So maybe American taxpayers should do something less harmful with their money, like place it in a box, wrap it up with a big red bow and set it on fire. The United States has an interest in the direction taken by Pakistan. But we have a better chance of good results if we pull back than if we remain actively engaged, locked in endless conflict with a government whose goals are at odds with our own.
One big reason for our involvement with the Pakistani government is the Afghanistan war. Without its cooperation, the U.S. military would have trouble supplying its troops and going after Taliban allies in Pakistan. But we wouldn't need to supply troops if we acknowledged the futility of persisting in Afghanistan.
If our purpose is to wipe out enemies and create friends, we're going about it exactly the wrong way. The longer we stay, and the more troops we deploy, the more animosity we create, and the less secure we are.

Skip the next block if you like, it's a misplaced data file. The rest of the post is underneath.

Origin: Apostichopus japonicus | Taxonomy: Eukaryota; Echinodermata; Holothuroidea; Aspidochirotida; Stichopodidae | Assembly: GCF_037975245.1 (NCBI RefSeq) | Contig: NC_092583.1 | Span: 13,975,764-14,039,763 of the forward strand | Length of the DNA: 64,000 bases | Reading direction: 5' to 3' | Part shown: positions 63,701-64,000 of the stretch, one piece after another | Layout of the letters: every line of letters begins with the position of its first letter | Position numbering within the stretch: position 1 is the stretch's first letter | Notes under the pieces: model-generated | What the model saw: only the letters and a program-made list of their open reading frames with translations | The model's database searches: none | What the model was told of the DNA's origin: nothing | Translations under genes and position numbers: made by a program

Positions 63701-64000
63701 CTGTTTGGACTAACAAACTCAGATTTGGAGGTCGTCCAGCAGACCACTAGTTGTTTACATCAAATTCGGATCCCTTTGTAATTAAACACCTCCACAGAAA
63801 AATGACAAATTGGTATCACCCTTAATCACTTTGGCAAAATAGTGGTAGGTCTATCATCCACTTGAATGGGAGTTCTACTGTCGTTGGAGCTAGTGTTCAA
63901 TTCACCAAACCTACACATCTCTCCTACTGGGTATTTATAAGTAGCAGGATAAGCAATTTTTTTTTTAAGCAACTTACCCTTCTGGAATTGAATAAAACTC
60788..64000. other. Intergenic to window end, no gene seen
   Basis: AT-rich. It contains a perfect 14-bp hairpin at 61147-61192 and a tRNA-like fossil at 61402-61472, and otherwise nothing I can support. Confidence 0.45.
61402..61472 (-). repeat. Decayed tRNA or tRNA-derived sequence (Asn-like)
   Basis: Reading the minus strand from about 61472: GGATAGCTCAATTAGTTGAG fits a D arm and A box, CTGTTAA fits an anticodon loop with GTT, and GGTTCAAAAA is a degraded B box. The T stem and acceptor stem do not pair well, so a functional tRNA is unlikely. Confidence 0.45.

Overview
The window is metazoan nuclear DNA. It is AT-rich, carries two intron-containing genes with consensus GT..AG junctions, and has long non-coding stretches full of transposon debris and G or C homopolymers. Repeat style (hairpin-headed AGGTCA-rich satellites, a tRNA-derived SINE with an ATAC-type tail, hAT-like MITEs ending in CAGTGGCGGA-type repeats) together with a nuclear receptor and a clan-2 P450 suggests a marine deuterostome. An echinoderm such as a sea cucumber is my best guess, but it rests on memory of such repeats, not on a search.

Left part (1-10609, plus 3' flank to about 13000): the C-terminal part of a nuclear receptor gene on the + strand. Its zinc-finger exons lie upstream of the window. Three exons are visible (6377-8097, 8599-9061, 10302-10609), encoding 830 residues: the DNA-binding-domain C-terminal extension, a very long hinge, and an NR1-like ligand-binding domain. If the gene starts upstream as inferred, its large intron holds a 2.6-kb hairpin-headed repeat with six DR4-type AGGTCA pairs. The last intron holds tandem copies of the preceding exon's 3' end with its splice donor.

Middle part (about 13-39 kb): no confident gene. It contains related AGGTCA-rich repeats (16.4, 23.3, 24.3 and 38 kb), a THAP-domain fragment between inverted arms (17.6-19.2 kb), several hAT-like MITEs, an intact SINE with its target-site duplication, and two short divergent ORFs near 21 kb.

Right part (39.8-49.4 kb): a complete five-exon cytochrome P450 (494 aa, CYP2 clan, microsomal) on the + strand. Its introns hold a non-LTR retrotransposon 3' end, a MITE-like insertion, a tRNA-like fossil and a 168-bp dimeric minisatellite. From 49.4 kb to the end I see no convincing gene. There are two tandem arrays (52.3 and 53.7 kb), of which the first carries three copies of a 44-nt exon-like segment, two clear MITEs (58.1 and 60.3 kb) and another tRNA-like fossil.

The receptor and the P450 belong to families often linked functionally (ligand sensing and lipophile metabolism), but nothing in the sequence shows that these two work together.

The dangers we foment are not just on the other side of the planet. After a Pakistani-American man tried to detonate a bomb in Times Square last year, he told police he was motivated by anger over American drone attacks.
It's often argued that the U.S. has to provide aid to keep the country's nuclear weapons from falling into the hands of radicals. But Pakistan's rulers already have ample incentive to secure their stockpile -- if only to keep it from being seized by the U.S. or India.
A more plausible danger is that Islamist extremists will gain access to the nukes by gaining power in Islamabad. But our activities in the region only magnify that risk. We're the irritant they need to flourish.
During the war on terror, Washington has spent great sums to bolster a regime that is corrupt, duplicitous and often hostile. Yet U.S. officials, gazing on the fruits of our Pakistan policy, warn that any sharp change will lead to disaster. Disaster is what we've already got.
10 Tips to Survive Today's College Campus, or: Everything You Need to Know About College Microaggressions | Larry Elder